Twenty years after the U.S.S.R.’s collapse, Russia remains a world-class power, and former BBC Moscow correspondent Sixsmith (Putin’s Oil: The Yukos Affair and the Struggle for Russia) delivers a thoroughly satisfying history. He reaches the 20th century well before the text’s one-third point, but skillfully summarizes the semilegendary ninth century merging of Slav and Viking tribes to form the “Rus” people. Two centuries of Mongol rule after 1200 isolated the country from Renaissance cultural values, but recovery under the Romanov Tsars (1612–1917) produced the world’s largest empire, a rich culture, and a stubbornly autocratic government that persists despite a reforming czar (Peter the Great), the Enlightenment (Catherine the Great), and two revolutions (1917, 1991). Sixsmith interrupts his story to visit historical sites and speak to Russians about their past, a tactic that may stir readers to do the same. A lively, opinionated narrative. (Mar.)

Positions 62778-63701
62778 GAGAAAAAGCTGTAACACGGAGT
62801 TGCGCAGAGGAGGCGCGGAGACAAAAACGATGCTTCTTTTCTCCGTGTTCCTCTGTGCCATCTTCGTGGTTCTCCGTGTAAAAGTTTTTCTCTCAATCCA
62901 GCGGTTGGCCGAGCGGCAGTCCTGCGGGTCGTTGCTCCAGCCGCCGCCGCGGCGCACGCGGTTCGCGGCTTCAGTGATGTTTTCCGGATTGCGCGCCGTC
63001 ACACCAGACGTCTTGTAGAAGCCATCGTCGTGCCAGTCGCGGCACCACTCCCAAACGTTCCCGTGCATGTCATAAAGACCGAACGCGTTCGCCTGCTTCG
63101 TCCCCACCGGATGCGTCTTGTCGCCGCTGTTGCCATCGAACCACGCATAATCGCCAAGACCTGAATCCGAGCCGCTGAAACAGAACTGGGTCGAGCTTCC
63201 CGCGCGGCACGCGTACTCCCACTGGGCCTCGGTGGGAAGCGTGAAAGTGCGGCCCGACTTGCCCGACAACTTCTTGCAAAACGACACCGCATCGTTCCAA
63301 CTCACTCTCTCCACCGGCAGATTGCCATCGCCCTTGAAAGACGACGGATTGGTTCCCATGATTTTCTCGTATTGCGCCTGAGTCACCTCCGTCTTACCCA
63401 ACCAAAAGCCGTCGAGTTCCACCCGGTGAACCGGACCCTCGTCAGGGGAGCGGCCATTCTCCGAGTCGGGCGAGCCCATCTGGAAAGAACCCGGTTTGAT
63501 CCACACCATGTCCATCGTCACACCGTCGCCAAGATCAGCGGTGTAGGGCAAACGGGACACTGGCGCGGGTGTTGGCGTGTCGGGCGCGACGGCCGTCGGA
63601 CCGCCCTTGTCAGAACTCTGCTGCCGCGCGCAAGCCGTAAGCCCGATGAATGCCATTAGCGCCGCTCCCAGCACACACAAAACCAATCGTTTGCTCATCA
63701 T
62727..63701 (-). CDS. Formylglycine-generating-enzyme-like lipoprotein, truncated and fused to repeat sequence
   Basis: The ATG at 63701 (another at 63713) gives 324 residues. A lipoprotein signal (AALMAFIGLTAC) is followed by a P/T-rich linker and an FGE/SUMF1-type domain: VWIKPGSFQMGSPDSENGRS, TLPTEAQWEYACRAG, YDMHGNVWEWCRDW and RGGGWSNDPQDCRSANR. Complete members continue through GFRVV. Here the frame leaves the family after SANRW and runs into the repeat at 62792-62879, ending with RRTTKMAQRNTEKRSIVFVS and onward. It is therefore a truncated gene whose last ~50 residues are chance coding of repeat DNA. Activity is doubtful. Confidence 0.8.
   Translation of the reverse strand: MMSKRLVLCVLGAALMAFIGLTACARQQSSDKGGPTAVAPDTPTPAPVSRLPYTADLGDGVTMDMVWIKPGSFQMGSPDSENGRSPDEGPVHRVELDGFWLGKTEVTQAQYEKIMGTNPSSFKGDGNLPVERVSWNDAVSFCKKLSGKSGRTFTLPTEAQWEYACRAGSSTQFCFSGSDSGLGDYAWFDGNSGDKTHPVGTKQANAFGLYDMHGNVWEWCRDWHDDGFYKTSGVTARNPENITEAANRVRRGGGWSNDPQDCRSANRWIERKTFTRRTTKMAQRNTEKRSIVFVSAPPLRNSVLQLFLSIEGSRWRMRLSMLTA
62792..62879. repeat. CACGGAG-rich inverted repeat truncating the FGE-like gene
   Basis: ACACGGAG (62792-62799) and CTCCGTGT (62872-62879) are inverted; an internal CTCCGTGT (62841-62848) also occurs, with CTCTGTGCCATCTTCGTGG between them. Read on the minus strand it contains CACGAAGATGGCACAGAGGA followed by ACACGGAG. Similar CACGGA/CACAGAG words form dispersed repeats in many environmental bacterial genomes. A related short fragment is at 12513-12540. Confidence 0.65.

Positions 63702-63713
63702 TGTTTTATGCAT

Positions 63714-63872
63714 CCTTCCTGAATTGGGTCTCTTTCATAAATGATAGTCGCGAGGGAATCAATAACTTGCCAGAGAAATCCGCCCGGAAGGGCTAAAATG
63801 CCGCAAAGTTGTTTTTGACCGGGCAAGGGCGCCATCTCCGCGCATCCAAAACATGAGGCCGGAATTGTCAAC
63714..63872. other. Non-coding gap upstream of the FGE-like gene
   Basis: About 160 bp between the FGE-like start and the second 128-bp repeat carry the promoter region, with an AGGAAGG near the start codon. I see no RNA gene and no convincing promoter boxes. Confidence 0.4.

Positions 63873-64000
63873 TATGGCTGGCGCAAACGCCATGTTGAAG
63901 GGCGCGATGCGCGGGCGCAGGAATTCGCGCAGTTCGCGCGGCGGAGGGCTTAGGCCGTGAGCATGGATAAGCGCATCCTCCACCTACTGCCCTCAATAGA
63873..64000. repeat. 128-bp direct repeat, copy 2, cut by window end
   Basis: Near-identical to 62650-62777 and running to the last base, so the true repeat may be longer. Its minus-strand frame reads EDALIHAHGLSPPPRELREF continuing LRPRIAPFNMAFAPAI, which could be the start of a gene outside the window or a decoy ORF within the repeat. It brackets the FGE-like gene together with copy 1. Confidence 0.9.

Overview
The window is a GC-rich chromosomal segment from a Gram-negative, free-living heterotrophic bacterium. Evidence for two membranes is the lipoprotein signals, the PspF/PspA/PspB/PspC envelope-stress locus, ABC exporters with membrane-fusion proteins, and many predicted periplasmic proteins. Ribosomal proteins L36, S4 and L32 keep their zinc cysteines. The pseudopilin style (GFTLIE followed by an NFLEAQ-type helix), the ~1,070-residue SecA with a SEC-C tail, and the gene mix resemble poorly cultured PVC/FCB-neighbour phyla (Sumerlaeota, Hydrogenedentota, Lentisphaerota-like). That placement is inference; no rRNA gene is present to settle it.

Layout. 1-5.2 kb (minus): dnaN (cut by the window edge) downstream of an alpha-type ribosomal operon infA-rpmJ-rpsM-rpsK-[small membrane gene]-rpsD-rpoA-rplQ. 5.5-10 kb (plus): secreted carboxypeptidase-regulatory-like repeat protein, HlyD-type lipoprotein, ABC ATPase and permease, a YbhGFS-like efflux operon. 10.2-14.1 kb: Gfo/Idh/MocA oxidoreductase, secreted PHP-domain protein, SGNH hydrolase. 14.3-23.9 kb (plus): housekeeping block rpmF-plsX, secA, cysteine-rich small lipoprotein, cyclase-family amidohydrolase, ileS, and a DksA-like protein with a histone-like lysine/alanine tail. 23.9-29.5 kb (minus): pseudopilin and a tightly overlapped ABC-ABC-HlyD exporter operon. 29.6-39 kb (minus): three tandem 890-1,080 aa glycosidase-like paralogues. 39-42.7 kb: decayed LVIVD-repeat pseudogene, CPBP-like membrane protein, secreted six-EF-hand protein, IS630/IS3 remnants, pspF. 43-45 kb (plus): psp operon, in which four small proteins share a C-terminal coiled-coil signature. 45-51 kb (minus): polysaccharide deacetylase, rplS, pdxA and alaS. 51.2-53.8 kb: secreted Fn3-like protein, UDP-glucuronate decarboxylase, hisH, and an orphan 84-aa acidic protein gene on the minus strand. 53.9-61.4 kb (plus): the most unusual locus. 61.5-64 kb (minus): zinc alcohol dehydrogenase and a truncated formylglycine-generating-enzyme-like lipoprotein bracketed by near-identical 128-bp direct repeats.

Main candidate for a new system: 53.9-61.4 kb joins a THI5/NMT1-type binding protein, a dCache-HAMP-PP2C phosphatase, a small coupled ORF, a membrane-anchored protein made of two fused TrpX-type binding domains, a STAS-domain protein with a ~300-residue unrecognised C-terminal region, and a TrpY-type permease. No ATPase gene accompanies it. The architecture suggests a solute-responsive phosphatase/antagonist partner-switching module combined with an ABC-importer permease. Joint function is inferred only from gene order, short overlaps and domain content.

The Times Literary Supplement
"Russia, a 1,000 Year Chronicle of the Wild East has all the ingredients to become the leading popular history of Russia. Colloquial, personal and anecdotal in style . . . well researched and factually sound."
Booklist
"Sixsmith immerses readers in the Russian landscape and peoples with descriptions of places he's visited and quotations of poetry . . . Sixsmith effectively updates the continuities of Russian history, motivating readers to check out such scholarly surveys as Russia and the Russians, by Geoffrey Hosking."
Choice
"This entertaining, informative book presents a sweeping portrait of the entirety of Russian history from the founding of the first state on Russian soil in the ninth century to the present."
Reading Behind the Lines